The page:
I was just introduced to Sons of Maxwell's "United Breaks Guitars." I grew up on Tom Paxton's "Thank You, Republic Airlines." I know I should want a third example to make a genre, but I really don't think any more guitars need to die.

I need to sleep.
sovay: (Viktor & Mordecai)
I think it was at Lunacon this weekend that I was saying to [personal profile] spatch that people don't think about chemical weapons being used in World War II. They are so much a part of the Tarot of World War I, especially the Western Front—Trenches, Poppies, Shells, and Gas—that just because they were not widely employed in combat between 1939 and 1945, in the popular imagination they might as well not have been part of the war at all. Which is one of those weird gaps of definition, I remember saying, because the Nazis used fucktons of chemical warfare, it just wasn't directed against Western Allied troops. It was used chiefly on non-combatants. And being thus compartmentalized off the battlefield, when people around here say "chemical weapons," for many of them I suspect Zyklon B falls into a kind of memory hole. If you have any sense of the Holocaust, however, you think for a minute and the compartmentalization collapses; the memory hole closes. It's not rocket science.

Dammit, Sean Spicer.

(My mother, by contrast, looked at Spicer's remarks and did not think the issue was an unexamined separation of World War II and Holocaust: she thought it was an older problem of definitions. Of course Hitler didn't use chemical weapons on his own people. The Jews weren't his own people. That was kind of one of the key points of National Socialism. So nothing about Spicer's initial statement was wrong, if you take Hitler's word for it. You should just never take Hitler's word for anything. Especially not if you're speaking for the White House.)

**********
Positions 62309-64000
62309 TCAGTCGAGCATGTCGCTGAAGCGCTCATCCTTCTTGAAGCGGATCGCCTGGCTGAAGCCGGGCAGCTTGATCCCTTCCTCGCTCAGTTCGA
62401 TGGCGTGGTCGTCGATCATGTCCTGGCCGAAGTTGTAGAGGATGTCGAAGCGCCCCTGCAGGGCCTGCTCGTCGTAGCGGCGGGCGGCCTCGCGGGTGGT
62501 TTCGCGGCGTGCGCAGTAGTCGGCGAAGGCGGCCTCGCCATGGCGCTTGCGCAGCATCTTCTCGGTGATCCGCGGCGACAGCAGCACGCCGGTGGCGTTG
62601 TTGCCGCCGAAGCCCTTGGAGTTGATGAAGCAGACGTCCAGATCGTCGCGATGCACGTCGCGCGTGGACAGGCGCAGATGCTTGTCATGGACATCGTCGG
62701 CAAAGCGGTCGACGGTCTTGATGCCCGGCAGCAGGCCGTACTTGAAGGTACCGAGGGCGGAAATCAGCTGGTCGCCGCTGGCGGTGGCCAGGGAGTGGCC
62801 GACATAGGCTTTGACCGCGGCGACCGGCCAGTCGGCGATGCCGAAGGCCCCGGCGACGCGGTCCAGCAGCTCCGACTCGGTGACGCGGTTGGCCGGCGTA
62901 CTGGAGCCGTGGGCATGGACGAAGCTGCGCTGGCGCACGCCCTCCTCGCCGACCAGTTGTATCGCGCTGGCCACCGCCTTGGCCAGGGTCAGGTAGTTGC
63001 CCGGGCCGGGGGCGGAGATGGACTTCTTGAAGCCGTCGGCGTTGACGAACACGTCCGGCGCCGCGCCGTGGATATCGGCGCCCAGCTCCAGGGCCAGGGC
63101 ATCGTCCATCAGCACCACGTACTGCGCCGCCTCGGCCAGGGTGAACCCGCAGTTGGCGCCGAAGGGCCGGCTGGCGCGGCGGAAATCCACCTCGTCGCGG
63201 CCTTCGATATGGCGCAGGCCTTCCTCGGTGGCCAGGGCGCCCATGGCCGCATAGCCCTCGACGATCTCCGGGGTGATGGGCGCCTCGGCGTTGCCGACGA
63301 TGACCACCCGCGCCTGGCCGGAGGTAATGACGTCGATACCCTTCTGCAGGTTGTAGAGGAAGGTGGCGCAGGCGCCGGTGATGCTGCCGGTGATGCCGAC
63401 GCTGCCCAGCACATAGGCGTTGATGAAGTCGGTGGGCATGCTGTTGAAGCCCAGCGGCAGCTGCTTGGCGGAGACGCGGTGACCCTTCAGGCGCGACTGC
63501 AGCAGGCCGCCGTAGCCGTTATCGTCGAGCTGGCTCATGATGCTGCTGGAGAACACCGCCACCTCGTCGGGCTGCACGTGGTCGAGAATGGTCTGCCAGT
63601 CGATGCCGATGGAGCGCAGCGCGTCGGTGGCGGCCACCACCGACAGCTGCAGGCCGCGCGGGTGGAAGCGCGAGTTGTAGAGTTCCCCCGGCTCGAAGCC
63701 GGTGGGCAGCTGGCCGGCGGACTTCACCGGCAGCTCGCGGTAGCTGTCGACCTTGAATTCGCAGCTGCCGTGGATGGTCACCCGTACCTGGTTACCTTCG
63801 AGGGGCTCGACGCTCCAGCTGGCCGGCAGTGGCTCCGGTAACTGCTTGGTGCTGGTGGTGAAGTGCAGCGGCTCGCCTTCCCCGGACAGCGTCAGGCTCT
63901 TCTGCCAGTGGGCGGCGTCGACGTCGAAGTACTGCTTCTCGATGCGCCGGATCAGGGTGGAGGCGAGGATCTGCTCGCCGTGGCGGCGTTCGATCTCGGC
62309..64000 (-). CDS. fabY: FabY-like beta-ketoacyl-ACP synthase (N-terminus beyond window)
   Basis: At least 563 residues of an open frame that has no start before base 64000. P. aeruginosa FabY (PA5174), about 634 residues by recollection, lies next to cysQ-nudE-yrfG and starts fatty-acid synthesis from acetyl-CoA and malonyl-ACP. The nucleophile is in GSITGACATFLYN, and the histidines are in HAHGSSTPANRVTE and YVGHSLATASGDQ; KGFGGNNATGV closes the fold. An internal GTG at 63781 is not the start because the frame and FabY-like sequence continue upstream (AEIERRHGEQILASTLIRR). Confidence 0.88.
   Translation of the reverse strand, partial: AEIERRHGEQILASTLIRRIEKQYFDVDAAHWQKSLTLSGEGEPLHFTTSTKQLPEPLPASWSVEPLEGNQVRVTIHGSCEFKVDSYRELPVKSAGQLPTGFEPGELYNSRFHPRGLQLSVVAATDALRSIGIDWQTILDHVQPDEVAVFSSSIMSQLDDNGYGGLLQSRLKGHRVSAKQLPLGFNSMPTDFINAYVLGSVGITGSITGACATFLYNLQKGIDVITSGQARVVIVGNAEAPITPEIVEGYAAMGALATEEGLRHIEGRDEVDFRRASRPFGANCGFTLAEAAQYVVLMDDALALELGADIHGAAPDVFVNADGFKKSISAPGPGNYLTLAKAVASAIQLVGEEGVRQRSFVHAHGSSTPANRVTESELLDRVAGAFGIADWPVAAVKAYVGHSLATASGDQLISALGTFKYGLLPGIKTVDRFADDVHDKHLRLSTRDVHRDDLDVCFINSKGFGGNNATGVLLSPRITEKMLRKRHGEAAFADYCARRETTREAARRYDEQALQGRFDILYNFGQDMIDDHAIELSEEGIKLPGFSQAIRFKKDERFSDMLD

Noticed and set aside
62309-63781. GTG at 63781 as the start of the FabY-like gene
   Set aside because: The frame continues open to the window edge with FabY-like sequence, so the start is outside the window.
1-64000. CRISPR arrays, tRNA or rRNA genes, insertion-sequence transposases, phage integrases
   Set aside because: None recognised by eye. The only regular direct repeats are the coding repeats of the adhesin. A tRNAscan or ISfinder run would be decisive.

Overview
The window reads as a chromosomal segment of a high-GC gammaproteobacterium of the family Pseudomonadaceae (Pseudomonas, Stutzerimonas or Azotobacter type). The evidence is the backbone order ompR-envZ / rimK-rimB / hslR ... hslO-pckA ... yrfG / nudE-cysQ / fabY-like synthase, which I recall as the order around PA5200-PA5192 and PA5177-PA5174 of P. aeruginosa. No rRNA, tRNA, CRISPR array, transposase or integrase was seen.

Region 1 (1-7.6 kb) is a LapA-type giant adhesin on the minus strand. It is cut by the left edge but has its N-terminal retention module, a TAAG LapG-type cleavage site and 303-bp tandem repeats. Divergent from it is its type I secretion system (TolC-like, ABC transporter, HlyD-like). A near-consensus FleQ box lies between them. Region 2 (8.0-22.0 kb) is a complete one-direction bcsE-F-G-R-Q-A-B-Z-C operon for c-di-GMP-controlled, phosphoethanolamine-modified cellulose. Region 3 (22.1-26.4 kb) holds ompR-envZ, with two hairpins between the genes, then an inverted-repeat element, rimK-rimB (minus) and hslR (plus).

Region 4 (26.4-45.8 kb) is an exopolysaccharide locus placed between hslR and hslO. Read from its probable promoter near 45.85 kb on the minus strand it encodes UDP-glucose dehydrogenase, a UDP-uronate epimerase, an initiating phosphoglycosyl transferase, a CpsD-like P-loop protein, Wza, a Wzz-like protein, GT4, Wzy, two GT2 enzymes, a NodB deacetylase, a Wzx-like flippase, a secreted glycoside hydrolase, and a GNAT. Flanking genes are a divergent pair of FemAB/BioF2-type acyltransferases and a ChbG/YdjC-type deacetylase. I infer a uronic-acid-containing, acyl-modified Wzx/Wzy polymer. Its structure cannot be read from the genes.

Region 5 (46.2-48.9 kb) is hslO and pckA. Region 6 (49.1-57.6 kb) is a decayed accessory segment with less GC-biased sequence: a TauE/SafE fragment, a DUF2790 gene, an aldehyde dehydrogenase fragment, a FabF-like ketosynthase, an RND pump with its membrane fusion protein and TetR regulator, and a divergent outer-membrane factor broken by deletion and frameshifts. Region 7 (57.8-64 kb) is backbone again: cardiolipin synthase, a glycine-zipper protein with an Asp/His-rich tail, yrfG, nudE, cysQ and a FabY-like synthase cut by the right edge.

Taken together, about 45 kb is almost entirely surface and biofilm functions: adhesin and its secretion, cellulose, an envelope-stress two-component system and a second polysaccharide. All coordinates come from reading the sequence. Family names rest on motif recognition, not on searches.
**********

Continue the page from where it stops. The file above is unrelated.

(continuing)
So, yeah. I spent most of today away from the internet and then I find out that happened. It does not feel to me as deliberate or as boundary-testing as this administration's earlier omission of Jews from Holocaust Remembrance Day—I think it's more likely that Spicer, who has so far manifested the approximate historical understanding of a turnip, got flustered and tried to bluster his way out of the question and instead just blurted his foot even farther into his mouth—but he's still thrown another bone of garbage to the Holocaust deniers and done nothing to improve the ignorant racist image of the current administration, though truly at this point I believe they are more or less projecting what they intend to, they just don't want to have to get called on it. I'm just amazed that apparently they want to project an image of that level of flailing incompetence.

I'm probably slandering turnips. They're older than Linear B. They're not even unique to Europe. I'm not even going to touch "Holocaust centers." It wasn't like daycare, you know?